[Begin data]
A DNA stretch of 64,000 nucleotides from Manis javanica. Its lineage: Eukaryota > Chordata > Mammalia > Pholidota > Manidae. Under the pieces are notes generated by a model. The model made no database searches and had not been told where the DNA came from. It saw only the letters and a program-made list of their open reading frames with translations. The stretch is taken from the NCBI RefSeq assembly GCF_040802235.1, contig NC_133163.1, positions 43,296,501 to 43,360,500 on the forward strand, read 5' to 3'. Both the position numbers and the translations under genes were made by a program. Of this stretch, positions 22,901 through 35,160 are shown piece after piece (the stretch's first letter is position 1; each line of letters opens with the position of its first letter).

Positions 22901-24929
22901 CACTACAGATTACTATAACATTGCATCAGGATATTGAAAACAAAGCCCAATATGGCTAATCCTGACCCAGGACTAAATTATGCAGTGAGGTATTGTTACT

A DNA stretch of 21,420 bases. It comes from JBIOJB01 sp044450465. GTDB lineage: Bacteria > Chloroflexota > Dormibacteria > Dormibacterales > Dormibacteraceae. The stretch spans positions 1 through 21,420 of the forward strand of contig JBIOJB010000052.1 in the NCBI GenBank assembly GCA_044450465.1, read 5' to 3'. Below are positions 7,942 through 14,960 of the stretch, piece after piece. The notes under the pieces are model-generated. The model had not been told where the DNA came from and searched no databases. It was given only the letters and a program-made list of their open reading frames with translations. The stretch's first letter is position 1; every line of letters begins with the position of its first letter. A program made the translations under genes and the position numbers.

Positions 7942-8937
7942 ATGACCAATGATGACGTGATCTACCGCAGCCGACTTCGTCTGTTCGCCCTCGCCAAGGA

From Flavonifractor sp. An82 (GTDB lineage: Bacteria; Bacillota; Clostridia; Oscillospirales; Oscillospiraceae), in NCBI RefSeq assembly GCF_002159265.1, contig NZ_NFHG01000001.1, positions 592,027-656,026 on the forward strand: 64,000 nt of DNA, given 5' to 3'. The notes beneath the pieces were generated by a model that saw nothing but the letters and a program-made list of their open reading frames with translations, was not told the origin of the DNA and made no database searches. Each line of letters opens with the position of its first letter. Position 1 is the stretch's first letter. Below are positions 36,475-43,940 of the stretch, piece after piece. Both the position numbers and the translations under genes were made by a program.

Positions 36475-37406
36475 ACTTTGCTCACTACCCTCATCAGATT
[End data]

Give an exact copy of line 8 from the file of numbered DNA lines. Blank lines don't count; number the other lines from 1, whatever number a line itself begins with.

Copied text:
Positions 36475-37406